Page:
I set up my bed just over the driver’s seat and comfortably slept through the night.
Day 2: Kyoto
Kyoto is just a mere one-hour drive from the campsite, so I naturally progressed there. This historical capital is full of meandering alleyways and narrow streets—so planning ahead is vital for a successful road trip through the city.
My first stop was Heian-Jingu, famous for the huge torii (Shinto archway) gate in the heart of the city. Driving through the gate can make you feel as small as an ant and you may feel the urge to pull over for a photo. The garden within the shrine is a highlight, featuring stepping stones and a picturesque covered bridge across its pond.
Keeping with the Shinto theme, I decided to pay a visit to the much lesser-known Toyokuni Shrine, commemorating Toyotomi Hideyoshi, considered one of Japan’s great unifiers. The shrine feels oddly quiet considering its dedication to one of the most influential people in Japanese history. This is also a great location to hop over to the Kyoto National Museum and Sanjusangendo, a temple housing 1,001 wooden statues of Kannon, a Buddhist deity.
Before returning the motorhome back to Osaka, I took one final visit to Tofuku-ji, a grand Buddhist temple that is typically void of crowds. The temple is famed for its garden filled with maple leaves that come to life in the autumn and the Sanmon Gate, considered the largest Zen temple gate in Japan. After a stroll around the temple, it was a comfortable drive on the expressway back to Osaka.
A motorhome provides the ultimate flexibility in planning your itinerary and getting you off the beaten path. You can certainly see plenty of amazing sights by using public transport, but you will miss out on what Japan offers away from the train stations and bus stops.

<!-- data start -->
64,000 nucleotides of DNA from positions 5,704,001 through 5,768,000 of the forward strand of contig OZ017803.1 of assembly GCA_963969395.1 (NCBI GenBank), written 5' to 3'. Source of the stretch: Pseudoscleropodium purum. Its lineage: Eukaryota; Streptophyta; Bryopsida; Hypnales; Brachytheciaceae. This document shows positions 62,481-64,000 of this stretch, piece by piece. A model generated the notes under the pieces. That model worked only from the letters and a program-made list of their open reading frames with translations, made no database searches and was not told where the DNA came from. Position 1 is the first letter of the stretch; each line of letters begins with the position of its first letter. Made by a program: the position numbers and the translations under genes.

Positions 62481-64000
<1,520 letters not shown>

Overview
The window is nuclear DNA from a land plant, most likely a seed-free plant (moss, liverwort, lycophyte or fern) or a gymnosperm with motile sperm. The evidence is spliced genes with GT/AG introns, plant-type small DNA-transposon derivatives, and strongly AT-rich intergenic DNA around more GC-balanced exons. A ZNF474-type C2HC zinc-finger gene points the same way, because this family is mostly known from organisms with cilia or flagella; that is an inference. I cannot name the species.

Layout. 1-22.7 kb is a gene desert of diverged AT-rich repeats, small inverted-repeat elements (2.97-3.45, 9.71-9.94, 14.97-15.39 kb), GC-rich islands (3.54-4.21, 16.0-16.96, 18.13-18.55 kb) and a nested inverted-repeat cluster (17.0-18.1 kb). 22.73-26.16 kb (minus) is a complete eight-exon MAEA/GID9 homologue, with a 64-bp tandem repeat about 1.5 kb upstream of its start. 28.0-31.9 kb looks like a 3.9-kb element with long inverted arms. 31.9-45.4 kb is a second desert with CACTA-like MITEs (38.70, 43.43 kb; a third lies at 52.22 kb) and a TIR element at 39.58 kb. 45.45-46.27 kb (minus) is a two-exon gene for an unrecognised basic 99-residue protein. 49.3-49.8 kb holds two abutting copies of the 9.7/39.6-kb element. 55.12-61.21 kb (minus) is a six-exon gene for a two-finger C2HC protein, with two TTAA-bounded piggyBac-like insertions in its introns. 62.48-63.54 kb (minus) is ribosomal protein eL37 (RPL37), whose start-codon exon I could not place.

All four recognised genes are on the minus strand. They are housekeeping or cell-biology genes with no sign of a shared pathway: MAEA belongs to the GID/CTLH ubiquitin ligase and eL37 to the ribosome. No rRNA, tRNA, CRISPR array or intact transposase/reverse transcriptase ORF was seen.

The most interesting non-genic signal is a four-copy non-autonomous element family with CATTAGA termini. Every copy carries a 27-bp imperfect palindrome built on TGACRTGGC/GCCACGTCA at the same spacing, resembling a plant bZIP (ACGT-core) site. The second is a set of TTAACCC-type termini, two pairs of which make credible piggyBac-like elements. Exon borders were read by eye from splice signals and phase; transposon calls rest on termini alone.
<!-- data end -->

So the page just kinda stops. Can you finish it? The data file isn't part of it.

…a motorhome not only allows you to stay wherever you want but it can also save you money as you don’t need to book hotels on top.
Renting a car offers similar opportunities to travel in Japan, but a motorhome not only allows you to stay wherever you want but it can also save you money as you don’t need to book hotels on top. Some campsites may charge a fee for you to park your vehicle, but this is typically considerably cheaper. For those seeking to explore Japan in-depth or who want to sample the Japanese van life, why not consider renting a motorhome on your next visit?
How to rent a motorhome
If you are visiting the Kansai region (Osaka, Kyoto, Nara, Wakayama, Kobe) and looking to take advantage of exploring Japan to its fullest, look no further than renting a motorhome from Around Japan RV Rental.
Based in southern Osaka Prefecture, they provide motorhomes that can fit up to a family of six. Facilities include fully flat beds, a microwave, an air conditioner and a fridge, providing home comforts in a compact but spacious vehicle.
They offer convenient pickup and drop-off services from Shin-Osaka station if you are arriving in Osaka City via the shinkansen (bullet train). Around Japan RV Rental can also do the same from Osaka and Umeda station with another pickup location in Rinku Town, all of which have train and bus links to Kansai International Airport and Itami Airport. This autumn, a new office in Tokyo will open allowing the people in the Kanto region to use their service.
Things you will need
- Your driver’s license combined with an international driver’s permit (or a standard Japanese license)
- A credit card used to make the booking
- The rental car fee includes insurance for bodily injury, property damage, and vehicle damage. Since there is a deductible on the car insurance, purchasing a Collision Damage Waiver at the office is recommended.
To find out more, visit the Around Japan RV Rental site.